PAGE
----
Shown together, Braman’s indoor and outdoor works have an even greater impact than when they are seen separately. Encountering them inside the home, the viewer takes in Braman’s sculptures as beautiful, external objects: one can walk around them, witnessing the changing play of color and unexpected juxtapositions with the setting. But one participates in her outdoor work: a visitor stands inside of the heavy concrete sculpture, where their own body is colored by the light, and they feel, as well as see, the weight and volume of concrete as they sit within it. Both deeply personal and visually enveloping, the experience of Braman’s sculptures changes how we see the ordinary, stretching our perceptual abilities—from without and within.
The exhibition is curated by the Buffalo AKG Art Museum’s Assistant Curator Andrea Alvarez and Public Art Project Coordinator Zack Boehler.
About the Artist
Sarah Braman (she/her) makes sculptures that serve as monuments to everyday life. Interested in the interplay between sensory experience and emotional resonance, Braman combines elements from scrapyard vehicles, old buildings, or furniture with translucent volumes of color and light. The artist’s distinctive color palette permeates the work, from spray paint on found objects and hand-dyed fabric to the expansive nature of the glass forms. In their formal construction, her works relate to the legacies of Minimalism and Color Field painting. Defying a narrow modernist definition, Braman’s works suggest themes of home, family, and nature, with their joyful immersion in lived experience and emotional life. Braman is represented by Mitchell-Innes & Nash in New York.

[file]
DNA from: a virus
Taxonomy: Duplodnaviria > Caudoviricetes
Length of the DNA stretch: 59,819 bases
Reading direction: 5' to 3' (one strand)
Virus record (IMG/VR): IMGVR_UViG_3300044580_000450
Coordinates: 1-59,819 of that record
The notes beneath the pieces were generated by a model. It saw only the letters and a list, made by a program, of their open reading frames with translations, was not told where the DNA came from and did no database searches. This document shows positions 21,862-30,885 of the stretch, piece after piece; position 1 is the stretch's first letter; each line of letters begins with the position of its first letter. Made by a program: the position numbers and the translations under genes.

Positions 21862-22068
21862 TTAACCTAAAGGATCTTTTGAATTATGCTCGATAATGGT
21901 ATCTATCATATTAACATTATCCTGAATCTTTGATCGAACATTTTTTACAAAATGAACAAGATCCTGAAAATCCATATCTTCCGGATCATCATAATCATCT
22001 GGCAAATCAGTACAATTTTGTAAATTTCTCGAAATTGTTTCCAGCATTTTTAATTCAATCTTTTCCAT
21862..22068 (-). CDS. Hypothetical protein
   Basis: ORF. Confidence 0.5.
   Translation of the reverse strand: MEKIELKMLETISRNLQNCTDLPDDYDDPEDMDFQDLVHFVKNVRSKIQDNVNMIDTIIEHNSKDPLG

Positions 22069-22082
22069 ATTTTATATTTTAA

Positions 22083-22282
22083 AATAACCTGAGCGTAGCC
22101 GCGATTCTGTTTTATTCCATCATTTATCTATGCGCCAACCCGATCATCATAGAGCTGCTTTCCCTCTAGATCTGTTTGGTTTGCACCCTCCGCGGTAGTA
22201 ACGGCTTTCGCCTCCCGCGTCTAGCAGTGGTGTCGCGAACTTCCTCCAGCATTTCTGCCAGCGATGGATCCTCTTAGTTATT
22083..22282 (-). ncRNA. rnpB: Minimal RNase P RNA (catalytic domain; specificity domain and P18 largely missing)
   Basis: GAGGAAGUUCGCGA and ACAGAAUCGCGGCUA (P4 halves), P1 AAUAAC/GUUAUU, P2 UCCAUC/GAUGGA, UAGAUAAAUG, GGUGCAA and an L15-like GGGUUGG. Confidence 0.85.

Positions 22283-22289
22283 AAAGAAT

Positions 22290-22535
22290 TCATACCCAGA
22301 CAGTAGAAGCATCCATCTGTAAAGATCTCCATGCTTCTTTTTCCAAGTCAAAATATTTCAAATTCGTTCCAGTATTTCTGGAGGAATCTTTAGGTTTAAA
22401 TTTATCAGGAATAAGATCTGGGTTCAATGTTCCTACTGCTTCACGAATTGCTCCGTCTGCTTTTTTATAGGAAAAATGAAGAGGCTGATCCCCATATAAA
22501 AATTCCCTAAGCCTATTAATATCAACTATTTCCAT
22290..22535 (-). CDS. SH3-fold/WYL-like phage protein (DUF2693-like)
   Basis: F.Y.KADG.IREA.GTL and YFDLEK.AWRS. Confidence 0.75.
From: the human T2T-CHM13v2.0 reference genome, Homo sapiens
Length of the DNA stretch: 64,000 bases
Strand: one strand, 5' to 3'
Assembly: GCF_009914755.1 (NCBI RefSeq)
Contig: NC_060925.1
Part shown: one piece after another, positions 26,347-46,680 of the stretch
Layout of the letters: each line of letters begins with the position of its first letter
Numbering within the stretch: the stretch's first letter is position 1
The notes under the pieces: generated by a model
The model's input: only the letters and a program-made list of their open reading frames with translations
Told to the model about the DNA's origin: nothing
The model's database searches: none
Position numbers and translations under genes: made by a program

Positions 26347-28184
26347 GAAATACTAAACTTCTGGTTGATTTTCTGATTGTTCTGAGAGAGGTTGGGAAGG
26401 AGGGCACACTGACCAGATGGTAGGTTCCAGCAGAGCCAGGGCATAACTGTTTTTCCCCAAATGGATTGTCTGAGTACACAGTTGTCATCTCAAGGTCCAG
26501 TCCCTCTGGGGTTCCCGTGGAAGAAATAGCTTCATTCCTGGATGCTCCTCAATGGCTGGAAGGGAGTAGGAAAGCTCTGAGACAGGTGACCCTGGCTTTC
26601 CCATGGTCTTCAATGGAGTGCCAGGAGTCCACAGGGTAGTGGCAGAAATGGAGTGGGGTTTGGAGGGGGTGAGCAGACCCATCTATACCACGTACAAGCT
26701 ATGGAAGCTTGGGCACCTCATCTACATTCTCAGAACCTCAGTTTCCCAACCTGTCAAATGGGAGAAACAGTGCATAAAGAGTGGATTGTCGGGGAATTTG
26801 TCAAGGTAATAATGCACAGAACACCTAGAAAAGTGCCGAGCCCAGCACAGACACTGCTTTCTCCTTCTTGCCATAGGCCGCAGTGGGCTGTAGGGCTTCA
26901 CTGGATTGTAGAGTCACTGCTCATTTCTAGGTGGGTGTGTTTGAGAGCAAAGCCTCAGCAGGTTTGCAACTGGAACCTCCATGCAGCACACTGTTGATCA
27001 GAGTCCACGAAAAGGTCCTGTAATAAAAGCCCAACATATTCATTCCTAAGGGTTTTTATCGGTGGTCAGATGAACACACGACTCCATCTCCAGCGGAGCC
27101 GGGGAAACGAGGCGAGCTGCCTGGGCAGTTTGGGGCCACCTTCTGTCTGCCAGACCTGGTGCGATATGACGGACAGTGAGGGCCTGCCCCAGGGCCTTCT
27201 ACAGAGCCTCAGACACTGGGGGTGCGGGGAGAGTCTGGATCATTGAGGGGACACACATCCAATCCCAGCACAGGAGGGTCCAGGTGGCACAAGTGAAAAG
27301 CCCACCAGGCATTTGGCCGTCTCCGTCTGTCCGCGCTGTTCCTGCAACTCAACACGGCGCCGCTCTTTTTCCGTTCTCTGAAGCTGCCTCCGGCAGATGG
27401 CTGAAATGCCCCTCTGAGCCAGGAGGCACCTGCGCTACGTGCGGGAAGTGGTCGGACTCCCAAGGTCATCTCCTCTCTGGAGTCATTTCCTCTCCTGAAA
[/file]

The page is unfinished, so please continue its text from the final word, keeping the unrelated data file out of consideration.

Graycliff, the historic summer retreat of Isabelle and Darwin Martin of Buffalo, New York, comprises structures and grounds designed by Frank Lloyd Wright along with gardens and landscapes designed by landscape architect Ellen Biddle Shipman. Resting on the shores of Lake Erie in Derby, New York, this home is maintained by the Graycliff Conservancy, a nonprofit organization that strives to share the journey and all the stories of Graycliff, advancing the property as a publicly accessible historic site.
The Public Art Initiative was established and is supported by leadership funding from the County of Erie and the City of Buffalo.